US Energy Secretary Spencer Abraham has announced the test site for the ‘lignite fuel enhancement’ system, a new process that reduces emissions, while boosting overall generating capacity, by using waste heat to dry high moisture content lignite fuel prior to combustion.

Secretary Abraham commented “This project demonstrates that environmental protection and energy production are not competing priorities. With advanced clean-coal technologies, we can enjoy clear skies while maximising our use of our most abundant domestic energy resource.”

The Great River Energy project is one of eight selected in the initial phase of president Bush’s Clean Coal Power Initiative, a 10-year, $2 billion commitment and a key component of the national energy policy. The programme seeks commercial-scale technology demonstrations on a competitive basis to continue and expand the use of coal as a fuel source.

Great River Energy and its research partners will conduct the project at it’s Coal Creek Station in Underwood, North Dakota. The $25.6 million project will administered by the energy department’s Office of Fossil Energy, and managed by the National Energy Technology Laboratory. The Energy Department is expected to provide $11 million for the project over its 45 month duration.

In the project’s first phase, a prototype module will be designed to dry about one-sixth of the coal fed to a 546 MW unit at the Coal Creek Station. Following successful demonstration of the prototype Great River Energy will design, construct, and perform full-scale, long-term operational testing on a complete set of dryer modules needed for full power operation of one of the 546-MW units.

The researchers will use North Dakota lignite, which typically contains about 40% moisture. They expect to lower this figure by at least 10 percentage points, resulting in an estimated 2.8 to 5% efficiency gain in the plant. This translates into 25% less emission of SO2, and 7 % lower emissions of mercury, CO2, NOx and particulates per unit of output.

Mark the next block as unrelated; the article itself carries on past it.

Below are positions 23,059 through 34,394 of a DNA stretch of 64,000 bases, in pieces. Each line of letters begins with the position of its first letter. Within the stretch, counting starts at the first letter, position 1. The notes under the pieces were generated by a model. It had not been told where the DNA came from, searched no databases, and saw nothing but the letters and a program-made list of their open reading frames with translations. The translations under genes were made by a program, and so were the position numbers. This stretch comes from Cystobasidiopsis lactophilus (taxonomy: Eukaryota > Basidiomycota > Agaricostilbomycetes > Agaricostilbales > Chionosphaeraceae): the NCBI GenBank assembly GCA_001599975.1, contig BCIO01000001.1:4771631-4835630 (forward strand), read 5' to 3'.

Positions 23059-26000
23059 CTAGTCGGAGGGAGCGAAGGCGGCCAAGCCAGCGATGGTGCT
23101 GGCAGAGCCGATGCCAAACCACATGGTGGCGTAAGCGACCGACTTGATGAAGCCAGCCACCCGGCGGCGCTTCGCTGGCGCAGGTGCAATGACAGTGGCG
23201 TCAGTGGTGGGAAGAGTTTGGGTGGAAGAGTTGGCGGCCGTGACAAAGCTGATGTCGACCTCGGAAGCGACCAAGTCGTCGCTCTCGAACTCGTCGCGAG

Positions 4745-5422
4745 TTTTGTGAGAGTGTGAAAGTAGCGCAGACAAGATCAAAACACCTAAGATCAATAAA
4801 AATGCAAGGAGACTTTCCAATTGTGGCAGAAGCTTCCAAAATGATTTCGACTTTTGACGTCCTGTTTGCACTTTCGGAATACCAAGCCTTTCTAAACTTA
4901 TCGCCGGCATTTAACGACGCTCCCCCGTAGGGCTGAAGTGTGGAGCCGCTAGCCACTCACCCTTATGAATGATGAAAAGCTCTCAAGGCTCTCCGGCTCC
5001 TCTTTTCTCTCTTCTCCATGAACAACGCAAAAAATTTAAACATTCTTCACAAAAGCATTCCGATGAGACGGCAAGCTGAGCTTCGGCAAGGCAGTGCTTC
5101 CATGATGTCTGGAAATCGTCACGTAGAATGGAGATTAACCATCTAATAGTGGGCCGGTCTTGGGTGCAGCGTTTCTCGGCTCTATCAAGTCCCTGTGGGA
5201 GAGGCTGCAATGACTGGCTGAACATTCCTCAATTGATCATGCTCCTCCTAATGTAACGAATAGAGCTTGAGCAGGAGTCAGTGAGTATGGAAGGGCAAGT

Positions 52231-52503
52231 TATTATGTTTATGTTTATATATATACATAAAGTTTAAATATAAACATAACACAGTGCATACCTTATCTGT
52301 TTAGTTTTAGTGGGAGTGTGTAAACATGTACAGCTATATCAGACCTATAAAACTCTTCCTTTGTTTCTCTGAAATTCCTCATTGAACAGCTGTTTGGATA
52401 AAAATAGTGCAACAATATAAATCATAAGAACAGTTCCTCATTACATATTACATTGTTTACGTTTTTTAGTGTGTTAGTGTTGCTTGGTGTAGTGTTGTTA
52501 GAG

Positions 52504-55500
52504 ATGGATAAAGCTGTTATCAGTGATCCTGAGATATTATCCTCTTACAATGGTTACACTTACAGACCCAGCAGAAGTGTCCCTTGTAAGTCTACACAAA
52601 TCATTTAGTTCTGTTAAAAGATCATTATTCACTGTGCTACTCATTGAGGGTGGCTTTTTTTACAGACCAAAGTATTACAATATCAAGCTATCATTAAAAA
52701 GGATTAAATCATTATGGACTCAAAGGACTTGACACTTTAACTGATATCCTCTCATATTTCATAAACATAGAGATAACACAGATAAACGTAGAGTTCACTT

Successful commercial application of the technology could result in striking benefits nationwide. In the US today, 35 power generation units, with an installed capacity of 15 GW, burn lignite; 250 units, with an installed capacity of about 100 GW, burn Powder River Basin coal, a subbituminous coal with a high moisture content. Over the next two decades, the capacity of power plants burning high-moisture coals is projected to increase by another 100 GW.

•The viability of lignite firing in Europe is heavily dependent on its status under carbon emission National Allocation Plans, which were due to be discussed by the EC in mid-July. German utility RWE has embarked on the approval process for a new lignite plant, BOA2, at Neurath, to be constructed by 2010. The decision to build will taken by end-2004, and will depend largely on the final NAP due in summer 2004. Meanwhile Vattenfall Europe AG of Berlin has announced that it intends to build a new lignite powered plant in Saxony and a new hard coal power plant in Hamburg. Sites for these projects have already been licenced, but again, the significant level of investment required for these projects would have to be considered in the light of the NAP CO2 allowances.